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Baucus vs Tiger: No Contest

While the understandably annoyed Mrs. Woods may still want to use a 9 iron on her husband's already aching head, at least the now-declawed Tiger was not about to nominate Jaimee Grubbs as the next U.S. attorney for Montana.

Just when you thought that we couldn't descend any further down the rabbit hole, Montana Senator Max Baucus, (D-Mont.) `fesses up to having pushed the nomination of Melodee Hanes, a former staffer who also coincidentally happened to be his girlfriend. A spokesman late Friday told the Associated Press that the love birds later decided she should withdraw her nomination because they intended to live together.

Good thinking.

For those who really groove on soap operas, Roll Call is reporting that the couple began their relationship roughly a year before the senator and his wife divorced this past April.

Here's the text:

".....Senator Baucus is currently in a mature and happy relationship with Melodee Hanes. They are both divorced, and in no way was their relationship the cause of their respective divorces. When Senator Baucus and Melodee Hanes, his former state director, realized that their relationship was developing beyond a purely professional nature, Melodee began the process of resigning her Senate employment.

With an extensive background as a prosecutor and extensive legal experience...Ms. Hanes submitted her name for consideration for the U.S Attorney position from Montana. Her name was one of six that was submitted for review by Senator Baucus to an independent, highly respected Montana attorney who reviewed the applications. After an extensive evaluation of all the applicants' qualifications, Ms. Hanes was one of three applicants the third-party reviewer recommended for consideration. Senator Baucus and Senator Tester then interviewed those candidates and Senator Baucus then submitted those three names to the White House, with no ranking or preference.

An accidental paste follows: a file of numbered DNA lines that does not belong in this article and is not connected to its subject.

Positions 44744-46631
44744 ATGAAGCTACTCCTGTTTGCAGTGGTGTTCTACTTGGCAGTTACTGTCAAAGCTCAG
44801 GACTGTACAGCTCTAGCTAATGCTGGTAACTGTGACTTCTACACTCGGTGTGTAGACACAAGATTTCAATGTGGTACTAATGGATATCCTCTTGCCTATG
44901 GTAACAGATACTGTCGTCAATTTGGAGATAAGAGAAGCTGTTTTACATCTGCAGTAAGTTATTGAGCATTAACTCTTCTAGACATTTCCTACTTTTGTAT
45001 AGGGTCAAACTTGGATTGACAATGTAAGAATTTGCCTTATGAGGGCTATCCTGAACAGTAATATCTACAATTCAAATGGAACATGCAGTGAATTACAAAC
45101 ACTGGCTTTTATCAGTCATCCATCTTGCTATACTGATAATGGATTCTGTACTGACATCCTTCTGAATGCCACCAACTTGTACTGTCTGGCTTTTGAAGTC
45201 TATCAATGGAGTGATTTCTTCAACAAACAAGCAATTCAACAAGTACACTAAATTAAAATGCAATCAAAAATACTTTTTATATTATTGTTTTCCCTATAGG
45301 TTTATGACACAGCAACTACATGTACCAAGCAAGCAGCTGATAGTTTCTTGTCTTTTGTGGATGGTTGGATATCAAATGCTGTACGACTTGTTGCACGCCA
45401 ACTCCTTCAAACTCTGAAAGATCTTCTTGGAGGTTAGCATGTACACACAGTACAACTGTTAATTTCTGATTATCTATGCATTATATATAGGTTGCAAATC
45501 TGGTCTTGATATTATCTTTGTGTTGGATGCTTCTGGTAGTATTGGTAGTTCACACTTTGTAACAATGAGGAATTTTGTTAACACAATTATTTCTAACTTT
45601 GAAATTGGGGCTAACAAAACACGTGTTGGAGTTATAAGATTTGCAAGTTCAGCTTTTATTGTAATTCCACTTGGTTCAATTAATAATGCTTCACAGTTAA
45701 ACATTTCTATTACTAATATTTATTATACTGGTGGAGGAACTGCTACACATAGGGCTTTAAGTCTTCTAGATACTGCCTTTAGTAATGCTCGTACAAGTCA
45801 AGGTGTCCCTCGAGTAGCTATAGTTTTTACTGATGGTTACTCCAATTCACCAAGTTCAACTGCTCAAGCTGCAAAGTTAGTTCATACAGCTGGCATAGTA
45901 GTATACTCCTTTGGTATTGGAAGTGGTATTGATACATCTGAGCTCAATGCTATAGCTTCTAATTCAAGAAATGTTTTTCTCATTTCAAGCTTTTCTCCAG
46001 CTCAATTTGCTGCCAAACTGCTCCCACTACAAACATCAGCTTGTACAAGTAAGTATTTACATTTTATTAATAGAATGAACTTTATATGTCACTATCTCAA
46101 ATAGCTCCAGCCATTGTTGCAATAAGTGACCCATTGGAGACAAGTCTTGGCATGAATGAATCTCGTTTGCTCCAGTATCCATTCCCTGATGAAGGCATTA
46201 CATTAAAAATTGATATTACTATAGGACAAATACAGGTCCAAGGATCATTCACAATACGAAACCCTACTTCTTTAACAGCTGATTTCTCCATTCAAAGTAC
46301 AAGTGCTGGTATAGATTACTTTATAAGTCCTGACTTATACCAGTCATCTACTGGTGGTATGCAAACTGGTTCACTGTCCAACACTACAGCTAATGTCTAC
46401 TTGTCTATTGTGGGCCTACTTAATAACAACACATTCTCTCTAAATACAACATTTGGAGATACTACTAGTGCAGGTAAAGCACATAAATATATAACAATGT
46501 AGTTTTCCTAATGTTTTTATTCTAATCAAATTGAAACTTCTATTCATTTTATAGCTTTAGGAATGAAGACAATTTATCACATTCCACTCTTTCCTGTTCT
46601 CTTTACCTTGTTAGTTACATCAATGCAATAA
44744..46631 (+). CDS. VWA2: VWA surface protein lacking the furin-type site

While her personal relationship with Senator Baucus should in no way be either a qualifier or a disqualifier for the position, during the nomination process and after much reflection, both Senator Baucus and Ms. Hanes agreed that she should withdraw her name from consideration because they wanted to live together in Washington, DC. After withdrawing from consideration for U.S. Attorney, Ms. Hanes independently applied for her current position at the Department of Justice. Having extensive experience and qualifications in the field...Ms. Hanes was awarded the position based solely on her merit. Since then she has excelled in her role."

Their personal relationship is a private matter, of course, but what about the appearance of self-interest and string-pulling surrounding this novella? For those who complain about the rank cynicism and hypocrisy infecting our political system, this script provides confirmation of their suspicions. (It's also unclear what motivated Baucus to choose this exact moment to go public with the disclosure. That likely will come out in time.) Meanwhile, suffice it to say that the popular opening line of many a Washington conversation today will begin something along the line of, "And you thought Tiger Woods had chutzpah?"

Not to get too down on Baucus, though. With one declaration, he has managed the nigh-impossible, bringing together left and right in a rare moment of bi-partisan unity. Now, that's a rare political touch.

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